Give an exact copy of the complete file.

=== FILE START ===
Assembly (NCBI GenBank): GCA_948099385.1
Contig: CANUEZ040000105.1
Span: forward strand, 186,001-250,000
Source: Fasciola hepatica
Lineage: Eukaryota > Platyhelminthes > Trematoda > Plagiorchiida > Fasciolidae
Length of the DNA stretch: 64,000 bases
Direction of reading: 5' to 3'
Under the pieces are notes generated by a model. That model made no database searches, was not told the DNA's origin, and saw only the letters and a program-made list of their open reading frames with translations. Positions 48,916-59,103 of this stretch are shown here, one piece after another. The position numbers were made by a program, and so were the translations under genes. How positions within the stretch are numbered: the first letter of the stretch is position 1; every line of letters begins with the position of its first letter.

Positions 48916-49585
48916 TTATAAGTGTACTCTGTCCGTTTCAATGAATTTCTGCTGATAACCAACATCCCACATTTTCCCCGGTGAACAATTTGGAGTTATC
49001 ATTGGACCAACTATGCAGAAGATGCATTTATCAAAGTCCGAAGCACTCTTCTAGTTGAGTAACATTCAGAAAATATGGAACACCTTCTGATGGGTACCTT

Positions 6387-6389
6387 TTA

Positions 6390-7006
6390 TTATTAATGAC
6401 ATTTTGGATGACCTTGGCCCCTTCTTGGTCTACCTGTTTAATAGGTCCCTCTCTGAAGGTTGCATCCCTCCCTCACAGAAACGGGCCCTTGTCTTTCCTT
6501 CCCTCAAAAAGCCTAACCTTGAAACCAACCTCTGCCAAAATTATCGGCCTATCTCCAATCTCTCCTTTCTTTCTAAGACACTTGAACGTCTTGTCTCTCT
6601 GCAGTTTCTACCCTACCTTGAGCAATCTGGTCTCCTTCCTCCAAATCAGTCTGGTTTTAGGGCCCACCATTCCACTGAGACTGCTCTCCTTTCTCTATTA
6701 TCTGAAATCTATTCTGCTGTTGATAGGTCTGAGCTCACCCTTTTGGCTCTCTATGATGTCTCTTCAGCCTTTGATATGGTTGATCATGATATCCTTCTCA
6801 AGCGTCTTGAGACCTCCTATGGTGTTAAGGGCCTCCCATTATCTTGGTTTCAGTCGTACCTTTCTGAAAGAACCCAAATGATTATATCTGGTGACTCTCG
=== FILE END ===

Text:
Assembly (NCBI GenBank): GCA_948099385.1
Contig: CANUEZ040000105.1
Span: forward strand, 186,001-250,000
Source: Fasciola hepatica
Lineage: Eukaryota > Platyhelminthes > Trematoda > Plagiorchiida > Fasciolidae
Length of the DNA stretch: 64,000 bases
Direction of reading: 5' to 3'
Under the pieces are notes generated by a model. That model made no database searches, was not told the DNA's origin, and saw only the letters and a program-made list of their open reading frames with translations. Positions 48,916-59,103 of this stretch are shown here, one piece after another. The position numbers were made by a program, and so were the translations under genes. How positions within the stretch are numbered: the first letter of the stretch is position 1; every line of letters begins with the position of its first letter.

Positions 48916-49585
48916 TTATAAGTGTACTCTGTCCGTTTCAATGAATTTCTGCTGATAACCAACATCCCACATTTTCCCCGGTGAACAATTTGGAGTTATC
49001 ATTGGACCAACTATGCAGAAGATGCATTTATCAAAGTCCGAAGCACTCTTCTAGTTGAGTAACATTCAGAAAATATGGAACACCTTCTGATGGGTACCTT

Positions 6387-6389
6387 TTA

Positions 6390-7006
6390 TTATTAATGAC
6401 ATTTTGGATGACCTTGGCCCCTTCTTGGTCTACCTGTTTAATAGGTCCCTCTCTGAAGGTTGCATCCCTCCCTCACAGAAACGGGCCCTTGTCTTTCCTT
6501 CCCTCAAAAAGCCTAACCTTGAAACCAACCTCTGCCAAAATTATCGGCCTATCTCCAATCTCTCCTTTCTTTCTAAGACACTTGAACGTCTTGTCTCTCT
6601 GCAGTTTCTACCCTACCTTGAGCAATCTGGTCTCCTTCCTCCAAATCAGTCTGGTTTTAGGGCCCACCATTCCACTGAGACTGCTCTCCTTTCTCTATTA
6701 TCTGAAATCTATTCTGCTGTTGATAGGTCTGAGCTCACCCTTTTGGCTCTCTATGATGTCTCTTCAGCCTTTGATATGGTTGATCATGATATCCTTCTCA
6801 AGCGTCTTGAGACCTCCTATGGTGTTAAGGGCCTCCCATTATCTTGGTTTCAGTCGTACCTTTCTGAAAGAACCCAAATGATTATATCTGGTGACTCTCG